Cryonics and Estate Planning in the Future
October 19th, 2018, by Shelley Thompson, attorney with Burns Figa & Will, PC
I recently had two clients separately inquire about cryonics in their estate plan. Cryonics is the science of freezing a body to restore it when technology becomes available to do so. While I have had clients state they wish for their body to be donated to science, I had never before now had clients mention cryonics.
I had to suppress my initial reaction to discount the topic, and do some research. I found that there are roughly 154 patients with a company called Alcor Life Extension Foundation who have asked for their bodies to be preserved. As I understand it, at this time, there is not technology that would bring a person back, so to speak; however, some people have invested in the possibility. The cost to be preserved in Alcor is around $200,000 plus annual dues. There are other interesting scientific endeavors underway, such as using stem cells, nerve stimulation and other processes to try to regenerate brain function, and using cryonics to improve organ donation processes.
Then, I stumbled across discussion of “revival trusts” in estate planning, i.e., a client attempting to essentially hold onto their wealth in virtual perpetuity for potential revival of their body or brain. The literature contained recommendations on drafting such trusts to allow loved ones to limited use of the property while it is preserved, and rebutting certain legal challenges, which would most certainly take place if use of such trusts became common. To start, there are long-standing laws that prevent assets from being held in trust forever.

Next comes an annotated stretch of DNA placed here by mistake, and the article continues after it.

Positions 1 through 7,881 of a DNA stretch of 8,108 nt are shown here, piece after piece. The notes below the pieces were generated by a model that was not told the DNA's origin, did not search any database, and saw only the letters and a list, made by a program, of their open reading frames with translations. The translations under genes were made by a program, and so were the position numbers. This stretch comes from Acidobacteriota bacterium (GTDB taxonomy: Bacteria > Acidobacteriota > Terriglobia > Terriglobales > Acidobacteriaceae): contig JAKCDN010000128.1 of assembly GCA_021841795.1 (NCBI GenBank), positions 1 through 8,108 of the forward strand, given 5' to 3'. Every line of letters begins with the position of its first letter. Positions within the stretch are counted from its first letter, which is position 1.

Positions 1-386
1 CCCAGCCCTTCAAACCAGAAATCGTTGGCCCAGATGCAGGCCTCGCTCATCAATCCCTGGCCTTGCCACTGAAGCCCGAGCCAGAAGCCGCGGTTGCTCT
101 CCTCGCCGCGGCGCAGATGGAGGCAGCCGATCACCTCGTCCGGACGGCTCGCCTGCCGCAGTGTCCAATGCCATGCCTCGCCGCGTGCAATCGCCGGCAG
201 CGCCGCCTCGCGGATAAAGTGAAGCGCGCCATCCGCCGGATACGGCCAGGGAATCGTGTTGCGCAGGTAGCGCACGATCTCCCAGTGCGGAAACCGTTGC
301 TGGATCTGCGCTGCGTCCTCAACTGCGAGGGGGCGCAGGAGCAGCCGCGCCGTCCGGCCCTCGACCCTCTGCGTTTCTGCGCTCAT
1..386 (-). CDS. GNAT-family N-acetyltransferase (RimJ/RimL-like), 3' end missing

While the science behind preservation or revival sounds interesting, I found no credible information that we are even close to being able to bring a frozen body or mind back from the dead. Given that, I found the idea of drafting trusts for clients to preserve their wealth, for a thousand years, in hopes of holding onto it later, to be absurd. While loved ones and charities have no rights whatsoever to any inheritance, and I have always thought they should not feel entitled, it also seems mistaken for anyone to encourage a belief that one can hold onto their money forever. In sum, the skeptic in me prevailed, and I would currently recommend against clients considering cryonics or “revival trusts.”